OAKLAND — A's designated hitter Mike Sweeney will have arthroscopic surgery Wednesday to repair damaged cartilage in his left knee, a procedure expected to keep him out four to six weeks.
It's discouraging news for a team that's also making due without slugger Frank Thomas, whose return date from a right quadriceps injury is still unknown.
Sweeney has been on the disabled list since May 30 and his knee hasn't responded well to treatment since then.
"I knew from the beginning something wasn't right," Sweeney said before Sunday's 7-3 victory over the Los Angeles Angels. "I was trying to run and my knee was locking up and catching. It just felt like there was a piece of gravel in there." A's team orthopedist Dr. John Frazier will perform the surgery.
Sweeney, 34, said he'll head to San Diego for about two weeks following surgery to rehab with a therapist he worked with last season, when he had right knee surgery while a member of the Kansas City Royals.
He's been told he might be able to resume baseball activity in three to four weeks.
Injuries limited Sweeney to 134 games combined over the past two seasons. But he earned a spot with the A's after a great spring camp and was hitting .292 in 120 at-bats when he went on the DL.
If his offense will be missed over the next several weeks, no doubt his leadership and infectious personality in the clubhouse also will be.
Sweeney played through pain in his right knee throughout the early weeks of the season. Ironically, he thinks the problems in his left knee started because he was over-compensating for the pain in his other knee.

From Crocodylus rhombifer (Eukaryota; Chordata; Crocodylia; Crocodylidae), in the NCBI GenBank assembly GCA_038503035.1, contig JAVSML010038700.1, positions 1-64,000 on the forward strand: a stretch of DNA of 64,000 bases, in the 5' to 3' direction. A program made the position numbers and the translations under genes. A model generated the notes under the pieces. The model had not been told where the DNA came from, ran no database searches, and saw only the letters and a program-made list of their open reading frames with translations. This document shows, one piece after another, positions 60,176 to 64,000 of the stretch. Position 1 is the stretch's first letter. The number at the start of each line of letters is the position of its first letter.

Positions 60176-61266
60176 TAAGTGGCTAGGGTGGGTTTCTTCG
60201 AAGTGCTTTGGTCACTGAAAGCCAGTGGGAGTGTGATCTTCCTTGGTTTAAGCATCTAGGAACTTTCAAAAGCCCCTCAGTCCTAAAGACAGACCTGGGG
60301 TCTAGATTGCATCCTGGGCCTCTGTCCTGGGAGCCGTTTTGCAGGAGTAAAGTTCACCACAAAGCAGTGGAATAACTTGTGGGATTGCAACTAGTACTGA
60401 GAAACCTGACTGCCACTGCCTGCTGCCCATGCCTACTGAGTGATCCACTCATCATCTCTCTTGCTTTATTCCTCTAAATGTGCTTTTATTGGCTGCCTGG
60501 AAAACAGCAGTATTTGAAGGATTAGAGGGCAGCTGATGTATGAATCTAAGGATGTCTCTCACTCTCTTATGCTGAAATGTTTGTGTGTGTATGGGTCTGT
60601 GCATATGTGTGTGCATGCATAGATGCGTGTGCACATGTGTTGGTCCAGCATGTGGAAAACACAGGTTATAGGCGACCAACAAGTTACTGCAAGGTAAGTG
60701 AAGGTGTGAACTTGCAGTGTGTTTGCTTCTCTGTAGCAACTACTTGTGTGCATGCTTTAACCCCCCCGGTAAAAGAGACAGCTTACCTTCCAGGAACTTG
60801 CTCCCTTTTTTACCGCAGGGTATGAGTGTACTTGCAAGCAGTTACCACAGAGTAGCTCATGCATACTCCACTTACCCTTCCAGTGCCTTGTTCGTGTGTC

"My right knee has been bothering me for most of the year but I was proud of the fact I played through it," he said. "But due to that, now my left knee is injured. Does it hurt? Yes. Do I have any regrets? No, because I was being the best teammate I could ever be."
With a six-game interleague stretch in National League ballparks beginning Friday against the Giants, the A's won't have use for a DH, lessening the loss of Sweeney and Thomas.
A's manager Bob Geren said he's hopeful Thomas can return shortly after that.
Andrew Brown was activated from the disabled list Sunday, and the A's latest bullpen addition certainly was needed. Brown, who was recovering from an appendectomy, pitched 11/3 innings, as Geren burned through five relievers during the 12-inning affair.
"Anytime a guy puts up a zero, you look at him and ask, 'Can you go one more?', because you don't want to run out of (relievers)," Geren said.
Dallas Braden was optioned to Triple-A Sacramento to make room for Brown, leaving Alan Embree as the only left-hander in the bullpen.
Reliever Santiago Casilla (strained elbow ligament) moved a step closer to returning by throwing a 29-pitch simulated game Sunday. He's scheduled to make a rehab appearance for Single-A Stockton on Tuesday and a second one for Sacramento, possibly Friday. Geren thinks two outings will have Casilla ready to be activated.
Angels starter Ervin Santana, who has a 1.38 career ERA against the A's, allowed two runs in 61/3 innings Sunday. He struck out nine. "... Eric Chavez served as the A's designated hitter and went 3-for-4 with two RBI. "... Center fielder Carlos Gonzalez delivered an RBI single in the fourth for the A's second run. That was his first non-double out of eight hits to start his career.
— Joe Stiglich